Round two with Jonathan Power, exec chef of the Populist

JPower2.jpg
Lori Midson

Jonathan Power
The Populist
3163 Larimer Street
720-432-3163
thepopulistdenver.com

This is part two of my interview with Jonathan Power, executive chef of the Populist. Part one of our chat ran yesterday.

Favorite Denver/Boulder restaurant(s) other than your own: I don't make it up there often enough, but I love Pizzeria Basta in Boulder. The service has always been spot-on, and they bring some beautiful flavors out of that oven.

Favorite cheap eat in Denver: Hands down, the banh mi from Baker's Palace. It's cheap and delicious and just far enough from my house that I haven't burned myself out on them...yet.

See also:
- Jonathan Power, exec chef of the Populist, on fungus, the sea bass bomb and "no salt"
- Denver's ten best new restaurants of 2012
- Exclusive first look: The Populist opens on Wednesday

If you could change one thing about the Denver dining scene, what would it be? Fewer cynics and more champions of our city. I think the restaurant scene here is growing in tremendous ways. We have a passionate pool of cooks and chefs in this town doing some pretty incredible things, and I firmly believe that as we build a solid community of food lovers and restaurant supporters, we'll continue to become an outstanding food city.

What do you enjoy most about your craft? There's limitless variety in the kitchen. We may cook the same dishes countless times while they're on the menu, but each night, each table and each plate is an opportunity to do it better than before. I love that while I may know loosely what every day holds for me, this craft forces me to constantly be on my toes.

What recent innovation has most influenced the restaurant industry in a significant way? The Internet is this incredible double-edged sword. Having a globally accessible public forum is so good for increasing exposure to wonderful restaurants and inventive chefs, but at the same time, the fact that anyone can use it to say essentially whatever they would like can affect restaurants in ways that just didn't exist before.

What's the best food- or kitchen-related gift you've been given? A very good friend and business partner gave me a copy of Modernist Cuisine. It was a great gift, because it's something I never would have bought for myself because of the price tag, but I find it immensely fascinating and useful. It's an excellent resource, and it's been a real education for me on the science of what we do in the kitchen.

Fantasy splurge: A Pacojet. There are workarounds for most of the other gadgets I'd like to have, but the Pacojet makes a product pretty damn difficult to replicate.

Favorite cooking show: I don't own a TV, so I don't have a lot of access to cooking shows, but on YouTube, I love pulling up the old Marco Cooks For... series that was on the BBC. Marco Pierre White is such a personality, and his food was so specific and intentional. It's a great way to spend half an hour, plus the outtakes are amazing.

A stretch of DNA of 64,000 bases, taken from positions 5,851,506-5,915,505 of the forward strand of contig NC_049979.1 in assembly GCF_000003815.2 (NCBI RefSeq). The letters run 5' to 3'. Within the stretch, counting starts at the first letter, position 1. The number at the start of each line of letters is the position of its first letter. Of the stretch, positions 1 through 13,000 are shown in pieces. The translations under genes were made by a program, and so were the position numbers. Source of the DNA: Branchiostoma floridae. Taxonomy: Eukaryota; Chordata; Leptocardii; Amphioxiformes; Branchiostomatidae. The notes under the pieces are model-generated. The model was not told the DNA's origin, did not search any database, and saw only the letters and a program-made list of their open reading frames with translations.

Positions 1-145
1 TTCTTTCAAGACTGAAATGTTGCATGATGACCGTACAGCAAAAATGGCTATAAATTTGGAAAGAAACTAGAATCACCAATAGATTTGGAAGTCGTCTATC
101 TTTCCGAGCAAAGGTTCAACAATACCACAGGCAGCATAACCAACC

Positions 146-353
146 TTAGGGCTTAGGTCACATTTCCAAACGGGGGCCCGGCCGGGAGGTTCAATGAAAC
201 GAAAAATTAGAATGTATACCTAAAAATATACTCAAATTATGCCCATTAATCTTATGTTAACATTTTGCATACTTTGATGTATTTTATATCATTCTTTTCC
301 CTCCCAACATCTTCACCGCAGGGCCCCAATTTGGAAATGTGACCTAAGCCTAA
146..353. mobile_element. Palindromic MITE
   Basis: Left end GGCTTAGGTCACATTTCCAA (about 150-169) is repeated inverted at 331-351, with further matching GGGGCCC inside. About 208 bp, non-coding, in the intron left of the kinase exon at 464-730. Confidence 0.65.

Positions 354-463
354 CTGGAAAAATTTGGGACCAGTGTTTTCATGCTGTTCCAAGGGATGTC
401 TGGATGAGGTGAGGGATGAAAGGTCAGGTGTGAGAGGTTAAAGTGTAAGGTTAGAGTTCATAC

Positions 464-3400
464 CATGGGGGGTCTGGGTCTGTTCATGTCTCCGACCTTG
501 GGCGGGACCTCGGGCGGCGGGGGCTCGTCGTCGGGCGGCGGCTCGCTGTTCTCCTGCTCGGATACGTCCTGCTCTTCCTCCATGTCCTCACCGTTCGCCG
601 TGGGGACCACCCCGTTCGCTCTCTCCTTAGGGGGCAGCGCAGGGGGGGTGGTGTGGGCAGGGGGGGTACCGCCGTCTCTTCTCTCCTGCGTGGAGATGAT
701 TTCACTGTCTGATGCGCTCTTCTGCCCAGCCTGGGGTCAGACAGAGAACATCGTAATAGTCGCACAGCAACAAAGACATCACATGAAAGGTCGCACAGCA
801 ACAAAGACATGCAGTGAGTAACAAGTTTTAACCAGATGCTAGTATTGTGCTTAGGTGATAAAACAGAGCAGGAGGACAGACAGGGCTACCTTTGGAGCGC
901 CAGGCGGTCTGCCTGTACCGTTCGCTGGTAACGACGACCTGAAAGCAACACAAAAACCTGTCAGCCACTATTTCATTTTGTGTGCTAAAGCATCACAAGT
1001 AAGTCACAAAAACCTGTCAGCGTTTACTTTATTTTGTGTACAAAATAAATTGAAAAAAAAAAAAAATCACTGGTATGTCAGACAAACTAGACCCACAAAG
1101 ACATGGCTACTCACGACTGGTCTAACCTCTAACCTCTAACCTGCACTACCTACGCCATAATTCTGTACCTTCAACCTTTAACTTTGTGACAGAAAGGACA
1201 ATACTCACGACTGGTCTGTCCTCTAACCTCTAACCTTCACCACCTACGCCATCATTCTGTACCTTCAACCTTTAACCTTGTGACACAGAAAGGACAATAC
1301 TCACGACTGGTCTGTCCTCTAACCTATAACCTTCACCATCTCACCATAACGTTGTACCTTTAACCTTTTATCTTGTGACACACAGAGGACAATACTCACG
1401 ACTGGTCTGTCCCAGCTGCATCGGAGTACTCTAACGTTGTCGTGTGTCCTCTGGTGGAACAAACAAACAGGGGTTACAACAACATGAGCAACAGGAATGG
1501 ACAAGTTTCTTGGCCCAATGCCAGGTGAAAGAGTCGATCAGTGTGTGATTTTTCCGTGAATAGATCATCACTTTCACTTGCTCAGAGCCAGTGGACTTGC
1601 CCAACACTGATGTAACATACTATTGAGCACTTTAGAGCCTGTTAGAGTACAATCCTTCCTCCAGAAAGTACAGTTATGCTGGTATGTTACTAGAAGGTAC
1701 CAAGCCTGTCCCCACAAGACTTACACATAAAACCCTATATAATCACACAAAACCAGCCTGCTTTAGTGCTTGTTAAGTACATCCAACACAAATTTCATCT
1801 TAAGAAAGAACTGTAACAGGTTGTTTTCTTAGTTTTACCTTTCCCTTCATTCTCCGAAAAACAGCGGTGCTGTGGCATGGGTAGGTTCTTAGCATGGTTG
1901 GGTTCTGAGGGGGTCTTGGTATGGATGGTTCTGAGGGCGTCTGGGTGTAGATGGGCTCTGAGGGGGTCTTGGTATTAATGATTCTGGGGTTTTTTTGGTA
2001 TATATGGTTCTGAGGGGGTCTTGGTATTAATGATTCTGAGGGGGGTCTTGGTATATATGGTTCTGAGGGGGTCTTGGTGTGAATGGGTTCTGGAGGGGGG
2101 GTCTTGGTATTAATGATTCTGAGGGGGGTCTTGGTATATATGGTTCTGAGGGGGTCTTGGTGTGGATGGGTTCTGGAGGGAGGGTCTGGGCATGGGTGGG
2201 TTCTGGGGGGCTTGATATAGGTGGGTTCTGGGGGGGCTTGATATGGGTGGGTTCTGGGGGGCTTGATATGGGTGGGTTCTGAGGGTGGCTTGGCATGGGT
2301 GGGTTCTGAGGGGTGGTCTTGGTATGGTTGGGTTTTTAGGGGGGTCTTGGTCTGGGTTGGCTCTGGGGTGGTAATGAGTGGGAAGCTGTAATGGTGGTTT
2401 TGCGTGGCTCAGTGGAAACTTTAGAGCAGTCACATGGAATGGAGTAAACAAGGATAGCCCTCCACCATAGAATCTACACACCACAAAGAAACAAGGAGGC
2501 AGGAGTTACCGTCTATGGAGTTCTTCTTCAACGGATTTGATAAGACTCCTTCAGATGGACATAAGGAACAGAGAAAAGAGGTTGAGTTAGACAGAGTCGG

Location Info

The Populist

3163 Larimer St., Denver, CO

Category: Restaurant


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8 comments
timd
timd

Pacojets are awesome! "Foodcrazy" sounds like a jackass

ScubaSteve
ScubaSteve topcommenter

I don't know why the hell someone would even need something like a "pacojet".  I've survived more than half a century without such a useless-sounding expensive toy, and I know for triple damn sure that I'll survive the rest of my living days without one.

Manfrenjensen
Manfrenjensen

I'm probably not the only one wondering "WTF is a pacojet?"

"Pacojet is a revolutionary device that transforms ordinary cooking into culinary magic.
Pacotizing enables chefs to ‘micro-puree’ deep-frozen foods into an ultra-light mousse, cream or sauce without thawing – capturing the natural flavours and nutrients in individual, ready-to-serve portions."
www.pacojet.com/en/

Thanks, Google.

Mantonat
Mantonat topcommenter

@foodcrazy So the desire to have fun in the kitchen and try new things should be discouraged at all costs. Did you happen to notice that the question was "fantasy splurge," not "vital kitchen tool." There was a time that people didn't even have meat grinders. They're clearly not necessary. Do you also ridicule those who make sausage or hamburgers?

ScubaSteve
ScubaSteve topcommenter

@Mantonat @foodcrazy 

Mark  --    You have dissed every comment I have ever posted.   So screw ya.  I'll continue to post comments and I have chosen to ignore all of your posts.  You're a bully.   

ginbearit
ginbearit

@foodcrazy If you didn't make such asinine comments you would not get responses like the one above. Why not stop whining that everyone is bullying you and make triple damn sure that your comments have a tiny bit of validity.

Mantonat
Mantonat topcommenter

@foodcrazy My intent is not to bully, my attempt is to disagree so that hopefully you (or anyone else) sees the wonderful possibilities of all different kinds of cooking. If you're dead set against the use of pacojets, then so be it, but I'm just curious why someone would have such a strong reaction against a kitchen tool, just because it's unfamiliar or based in new technology. 

I will attempt to form my disagreement in a less negative manner,  so that we can have interesting dialog, rather than feeling picked on.

This after all is the nature of a public forum - you read something you think is stupid, so you post a strong opinion. I (or anyone else) disagree with you. You can respond, ignore, or get mad as you choose.

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